Universal multifunctional HD video system for minimally invasive open and microsurgery



Laparoscopy has familiarized most surgeons with the benefits of a surgical video system, including the ability to magnify fine structures, to display the operative field on a monitor for improved intraoperative communication, and to capture video footage for documentation and education. Use of intraoperative video systems during open surgery is far less common and the potential benefits of this have not been well explored. In this report we describe a simple video system that is applicable to both laparoscopic and open surgery.


We employed a standard laparoscopic HD camera (1080p) and telescope for initial laparoscopy. In cases requiring laparotomy, a mechanical arm is attached to the operating table and the camera is mounted without the telescope; this provides video display of the open surgical field. In cases requiring dissection or anastomosis of minute structures, a prototype telescope made for open cases is attached to the same camera; this provides improved magnification and illumination for the surgeon. Microsurgical components can then proceed with the surgeon working off the video monitor at a more convenient posture and with the benefits of video display.


This multifunctional HD video system for open abdominal surgery has been utilized in 98 complex hepatopancreaticobiliary surgeries. Clear benefits include (1) improved intraoperative communication, (2) improved teaching of bystanders, (3) improved visualization of minute structures, and (4) improved capture and utilization of surgical video and images for education. In an analysis of patients who underwent pancreaticoduodenectomy (PD) with this system, there was a trend toward fewer pancreatic leaks and shorter length of stay but slightly longer operative time compared to PD prior to implementation of this system.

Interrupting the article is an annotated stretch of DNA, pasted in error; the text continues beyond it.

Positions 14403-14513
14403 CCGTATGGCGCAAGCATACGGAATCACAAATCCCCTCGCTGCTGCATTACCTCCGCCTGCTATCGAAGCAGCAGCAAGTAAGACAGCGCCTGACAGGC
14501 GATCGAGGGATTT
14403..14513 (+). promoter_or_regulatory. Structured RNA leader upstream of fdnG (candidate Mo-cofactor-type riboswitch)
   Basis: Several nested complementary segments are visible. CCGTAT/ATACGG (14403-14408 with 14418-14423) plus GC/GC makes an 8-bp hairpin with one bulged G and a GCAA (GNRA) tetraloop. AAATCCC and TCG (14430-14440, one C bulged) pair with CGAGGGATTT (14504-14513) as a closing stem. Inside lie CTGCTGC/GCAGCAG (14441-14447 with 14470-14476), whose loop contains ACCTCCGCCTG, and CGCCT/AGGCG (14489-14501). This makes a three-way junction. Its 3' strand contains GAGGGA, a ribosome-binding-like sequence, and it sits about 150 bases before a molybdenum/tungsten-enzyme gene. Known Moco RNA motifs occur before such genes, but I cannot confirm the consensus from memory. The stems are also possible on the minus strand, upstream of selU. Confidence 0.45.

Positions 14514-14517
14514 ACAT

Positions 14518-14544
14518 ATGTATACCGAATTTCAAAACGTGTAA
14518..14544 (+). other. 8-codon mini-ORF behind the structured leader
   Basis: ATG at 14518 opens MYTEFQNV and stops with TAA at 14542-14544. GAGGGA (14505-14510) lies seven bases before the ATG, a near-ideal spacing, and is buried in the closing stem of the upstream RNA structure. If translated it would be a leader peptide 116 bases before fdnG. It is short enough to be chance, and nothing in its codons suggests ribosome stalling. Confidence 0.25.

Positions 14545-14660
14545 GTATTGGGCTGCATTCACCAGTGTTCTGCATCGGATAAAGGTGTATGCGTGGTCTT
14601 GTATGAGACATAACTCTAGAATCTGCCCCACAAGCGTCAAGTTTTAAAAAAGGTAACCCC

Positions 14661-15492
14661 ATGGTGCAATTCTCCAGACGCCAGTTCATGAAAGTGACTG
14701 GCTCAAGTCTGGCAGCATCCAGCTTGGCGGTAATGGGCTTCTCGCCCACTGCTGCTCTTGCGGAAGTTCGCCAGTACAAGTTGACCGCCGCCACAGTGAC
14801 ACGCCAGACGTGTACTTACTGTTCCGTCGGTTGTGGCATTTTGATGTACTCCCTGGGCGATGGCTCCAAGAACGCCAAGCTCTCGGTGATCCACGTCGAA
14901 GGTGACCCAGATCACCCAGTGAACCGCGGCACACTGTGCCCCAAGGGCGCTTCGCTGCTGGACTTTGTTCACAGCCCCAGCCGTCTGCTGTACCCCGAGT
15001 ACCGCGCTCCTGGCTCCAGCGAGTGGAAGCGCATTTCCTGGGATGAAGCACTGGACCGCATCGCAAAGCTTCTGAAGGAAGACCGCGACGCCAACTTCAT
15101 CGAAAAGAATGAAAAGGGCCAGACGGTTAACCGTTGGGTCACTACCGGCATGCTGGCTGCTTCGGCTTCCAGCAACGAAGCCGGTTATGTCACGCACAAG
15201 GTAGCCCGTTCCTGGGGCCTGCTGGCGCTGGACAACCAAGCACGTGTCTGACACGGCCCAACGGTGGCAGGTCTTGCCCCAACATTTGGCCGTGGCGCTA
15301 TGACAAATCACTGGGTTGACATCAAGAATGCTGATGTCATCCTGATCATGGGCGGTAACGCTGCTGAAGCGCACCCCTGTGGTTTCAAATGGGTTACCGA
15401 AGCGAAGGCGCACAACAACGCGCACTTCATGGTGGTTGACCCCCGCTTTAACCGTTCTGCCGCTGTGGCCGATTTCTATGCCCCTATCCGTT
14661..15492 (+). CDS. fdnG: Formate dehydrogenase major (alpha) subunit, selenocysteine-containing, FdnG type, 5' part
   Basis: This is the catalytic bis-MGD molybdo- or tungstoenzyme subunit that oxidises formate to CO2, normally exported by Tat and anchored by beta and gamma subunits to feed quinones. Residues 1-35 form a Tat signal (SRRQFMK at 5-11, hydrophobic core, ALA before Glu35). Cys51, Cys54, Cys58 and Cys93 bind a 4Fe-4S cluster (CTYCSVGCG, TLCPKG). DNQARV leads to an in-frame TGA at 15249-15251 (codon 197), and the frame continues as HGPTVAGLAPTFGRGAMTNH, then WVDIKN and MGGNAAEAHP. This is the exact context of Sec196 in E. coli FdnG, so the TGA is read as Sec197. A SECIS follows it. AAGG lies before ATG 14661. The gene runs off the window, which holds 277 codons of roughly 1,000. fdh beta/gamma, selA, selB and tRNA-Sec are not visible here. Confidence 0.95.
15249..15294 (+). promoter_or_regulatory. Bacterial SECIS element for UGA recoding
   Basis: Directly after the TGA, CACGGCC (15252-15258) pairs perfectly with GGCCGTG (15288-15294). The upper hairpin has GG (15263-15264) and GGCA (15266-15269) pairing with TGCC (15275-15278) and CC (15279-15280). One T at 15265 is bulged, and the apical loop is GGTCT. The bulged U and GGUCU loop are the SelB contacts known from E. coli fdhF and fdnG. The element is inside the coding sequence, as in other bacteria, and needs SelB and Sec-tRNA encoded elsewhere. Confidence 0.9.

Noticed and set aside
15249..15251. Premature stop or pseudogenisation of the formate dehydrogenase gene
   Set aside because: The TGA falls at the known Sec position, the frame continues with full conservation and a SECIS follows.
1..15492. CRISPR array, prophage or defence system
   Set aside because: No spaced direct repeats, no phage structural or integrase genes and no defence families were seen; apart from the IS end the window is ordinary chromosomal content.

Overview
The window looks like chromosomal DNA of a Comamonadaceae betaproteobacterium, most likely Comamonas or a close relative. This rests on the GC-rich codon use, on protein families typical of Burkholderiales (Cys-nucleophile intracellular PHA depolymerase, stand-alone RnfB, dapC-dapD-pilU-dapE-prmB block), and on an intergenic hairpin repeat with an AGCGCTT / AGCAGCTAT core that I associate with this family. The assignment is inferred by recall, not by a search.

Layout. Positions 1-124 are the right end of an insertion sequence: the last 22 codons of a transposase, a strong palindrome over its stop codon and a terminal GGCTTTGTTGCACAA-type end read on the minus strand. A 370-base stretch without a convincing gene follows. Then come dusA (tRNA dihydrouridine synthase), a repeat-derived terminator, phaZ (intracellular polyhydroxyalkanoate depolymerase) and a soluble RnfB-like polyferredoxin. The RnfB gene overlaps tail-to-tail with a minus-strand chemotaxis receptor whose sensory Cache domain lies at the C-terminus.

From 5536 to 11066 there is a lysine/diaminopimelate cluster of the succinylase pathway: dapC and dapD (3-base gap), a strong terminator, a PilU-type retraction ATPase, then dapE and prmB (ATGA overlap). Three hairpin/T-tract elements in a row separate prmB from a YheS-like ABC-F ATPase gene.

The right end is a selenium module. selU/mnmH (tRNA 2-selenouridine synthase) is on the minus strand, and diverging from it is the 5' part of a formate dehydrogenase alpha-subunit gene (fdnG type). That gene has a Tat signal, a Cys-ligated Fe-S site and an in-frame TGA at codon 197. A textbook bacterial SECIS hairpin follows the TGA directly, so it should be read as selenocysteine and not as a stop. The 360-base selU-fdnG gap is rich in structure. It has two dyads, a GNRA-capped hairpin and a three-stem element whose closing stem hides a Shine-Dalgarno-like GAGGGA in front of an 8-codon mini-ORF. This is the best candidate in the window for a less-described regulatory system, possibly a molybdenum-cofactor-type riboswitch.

This system can be employed with little added cost over a standard laparoscopy setup and has the potential to be widely utilized in surgical education programs.

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James Williams received salary support in part from a grant from Karl Storz, Endoscope, Inc., and George Berci received grant support and consultation fees from Karl Storz, Endoscope, Inc. Nicholas N. Nissen, Vijay G. Menon, and Steven D. Colquhoun have no conflicts of interest or financial ties to disclose.

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Correspondence to Nicholas N. Nissen.

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Presented at the SAGES 2012 Annual Meeting, San Diego, CA, March 7–10, 2012.

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Nissen, N.N., Menon, V.G., Colquhoun, S.D. et al. Universal multifunctional HD video system for minimally invasive open and microsurgery. Surg Endosc 27, 782–787 (2013).

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  • Hepatopancreaticobiliary
  • HD video system
  • Minimally invasive open surgery
  • Microsurgery